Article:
On Monday, November 11th, Mercury will make a rare transit between the Earth and the Sun, something that looks like the planet will pass our star on Earth from our perspective. According to NASA, this transit takes place only about thirteen times a century. The next pass will happen in 2032. Most people on earth will witness the pass, though it will be a bit difficult to see for themselves.

First of all, NASA reminds the public that it is very dangerous to look directly at the sun. Otherwise, there is a risk that the person suffers permanent visual damage. It is important to use a Sun filter from a reputable supplier. You also need a telescope that supports at least a 50x zoom.

Mercury is the smallest planet in our solar system. Compared to the sun, the planet will look like a tiny black dot gently sailing across the face of our star. You can not view this event without a telescope and the corresponding filter. Provided you have this equipment, you can watch the event from North and South America, Europe, Africa, the Pacific and Atlantic, West Asia and New Zealand.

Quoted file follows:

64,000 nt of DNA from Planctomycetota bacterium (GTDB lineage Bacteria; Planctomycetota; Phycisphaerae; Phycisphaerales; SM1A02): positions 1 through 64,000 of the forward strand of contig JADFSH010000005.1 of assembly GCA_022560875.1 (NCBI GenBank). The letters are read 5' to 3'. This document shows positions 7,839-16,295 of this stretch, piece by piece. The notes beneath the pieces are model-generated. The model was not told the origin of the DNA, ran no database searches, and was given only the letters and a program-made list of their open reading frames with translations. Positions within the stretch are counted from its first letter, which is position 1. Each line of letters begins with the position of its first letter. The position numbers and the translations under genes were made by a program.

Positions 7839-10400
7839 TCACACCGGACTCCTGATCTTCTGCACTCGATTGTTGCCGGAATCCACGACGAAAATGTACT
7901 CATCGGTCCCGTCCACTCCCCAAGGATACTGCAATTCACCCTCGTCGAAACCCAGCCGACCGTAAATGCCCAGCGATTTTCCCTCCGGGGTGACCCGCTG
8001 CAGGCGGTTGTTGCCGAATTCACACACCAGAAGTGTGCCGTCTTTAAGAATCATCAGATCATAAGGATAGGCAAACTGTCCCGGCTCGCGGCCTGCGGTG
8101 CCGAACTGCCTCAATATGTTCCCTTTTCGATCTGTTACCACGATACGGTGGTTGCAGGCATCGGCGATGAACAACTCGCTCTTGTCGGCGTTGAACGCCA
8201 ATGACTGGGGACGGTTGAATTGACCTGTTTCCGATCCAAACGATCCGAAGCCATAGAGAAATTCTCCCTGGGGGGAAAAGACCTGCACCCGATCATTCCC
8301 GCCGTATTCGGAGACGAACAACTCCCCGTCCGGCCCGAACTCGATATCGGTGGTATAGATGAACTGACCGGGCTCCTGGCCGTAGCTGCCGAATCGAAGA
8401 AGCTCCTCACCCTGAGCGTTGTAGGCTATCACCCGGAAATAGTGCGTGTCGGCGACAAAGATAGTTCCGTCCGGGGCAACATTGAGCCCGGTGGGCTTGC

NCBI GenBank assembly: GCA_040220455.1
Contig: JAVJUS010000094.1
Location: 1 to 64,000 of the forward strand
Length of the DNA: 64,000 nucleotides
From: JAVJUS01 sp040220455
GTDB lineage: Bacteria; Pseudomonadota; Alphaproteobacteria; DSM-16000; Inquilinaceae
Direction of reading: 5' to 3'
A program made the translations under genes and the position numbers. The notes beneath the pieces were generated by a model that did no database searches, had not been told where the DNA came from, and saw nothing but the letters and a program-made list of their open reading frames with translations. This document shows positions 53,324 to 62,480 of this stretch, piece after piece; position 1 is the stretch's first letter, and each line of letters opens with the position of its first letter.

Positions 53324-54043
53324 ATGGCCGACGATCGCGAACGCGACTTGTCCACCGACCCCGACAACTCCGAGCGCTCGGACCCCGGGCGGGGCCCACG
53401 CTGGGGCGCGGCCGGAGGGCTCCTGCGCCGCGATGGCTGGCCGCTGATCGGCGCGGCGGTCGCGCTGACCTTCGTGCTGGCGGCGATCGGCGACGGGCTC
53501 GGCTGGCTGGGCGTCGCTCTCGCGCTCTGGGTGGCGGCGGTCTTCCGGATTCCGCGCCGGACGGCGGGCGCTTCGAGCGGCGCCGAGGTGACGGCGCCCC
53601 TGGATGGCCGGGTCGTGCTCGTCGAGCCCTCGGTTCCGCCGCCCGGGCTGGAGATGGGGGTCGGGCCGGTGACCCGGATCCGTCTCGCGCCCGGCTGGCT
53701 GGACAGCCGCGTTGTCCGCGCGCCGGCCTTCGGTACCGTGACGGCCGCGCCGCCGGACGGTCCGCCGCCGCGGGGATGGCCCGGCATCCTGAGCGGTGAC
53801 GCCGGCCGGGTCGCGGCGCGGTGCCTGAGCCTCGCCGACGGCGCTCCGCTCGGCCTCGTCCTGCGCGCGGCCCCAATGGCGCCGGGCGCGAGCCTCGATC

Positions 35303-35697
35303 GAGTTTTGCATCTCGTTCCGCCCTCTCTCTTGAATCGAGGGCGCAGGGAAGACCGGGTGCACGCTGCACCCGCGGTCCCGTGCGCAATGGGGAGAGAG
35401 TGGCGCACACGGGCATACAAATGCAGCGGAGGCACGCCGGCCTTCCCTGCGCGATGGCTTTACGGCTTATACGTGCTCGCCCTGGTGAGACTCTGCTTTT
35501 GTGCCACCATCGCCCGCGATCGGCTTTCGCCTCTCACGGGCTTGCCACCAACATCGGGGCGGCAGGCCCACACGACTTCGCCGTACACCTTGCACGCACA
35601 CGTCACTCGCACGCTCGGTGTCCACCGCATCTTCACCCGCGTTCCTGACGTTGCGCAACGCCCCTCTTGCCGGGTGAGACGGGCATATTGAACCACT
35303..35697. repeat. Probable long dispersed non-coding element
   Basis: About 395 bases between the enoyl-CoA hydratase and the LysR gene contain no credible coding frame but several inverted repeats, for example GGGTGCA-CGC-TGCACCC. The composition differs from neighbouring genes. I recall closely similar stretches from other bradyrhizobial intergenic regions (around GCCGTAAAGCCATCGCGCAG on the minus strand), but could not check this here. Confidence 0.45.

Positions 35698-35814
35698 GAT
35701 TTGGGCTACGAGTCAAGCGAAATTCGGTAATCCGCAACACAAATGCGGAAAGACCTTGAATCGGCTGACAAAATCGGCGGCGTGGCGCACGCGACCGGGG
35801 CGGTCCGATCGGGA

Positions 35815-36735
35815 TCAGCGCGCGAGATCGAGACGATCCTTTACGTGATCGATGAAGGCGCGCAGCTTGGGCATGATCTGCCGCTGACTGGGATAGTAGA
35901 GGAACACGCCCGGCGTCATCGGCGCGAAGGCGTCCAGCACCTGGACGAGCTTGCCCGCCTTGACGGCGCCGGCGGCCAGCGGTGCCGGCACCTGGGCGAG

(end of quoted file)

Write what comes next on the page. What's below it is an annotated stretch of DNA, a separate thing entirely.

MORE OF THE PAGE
Transit starts at 6:35 CST / 7:35 EST, although some people have to wait until the sun rises in their time zone before they can see them. In these cases, the transit becomes visible only after it has already been started. According to NASA, Mercury will be at its sunniest point at 9:20 am CEST / 10:20 am EST.

If you do not have the proper equipment to view the transit yourself, you are covered by NASA. In addition to the above video, which provides a high-quality rendered view of the appearance of the transit, the space agency plans to publish images of the actual transit on its website.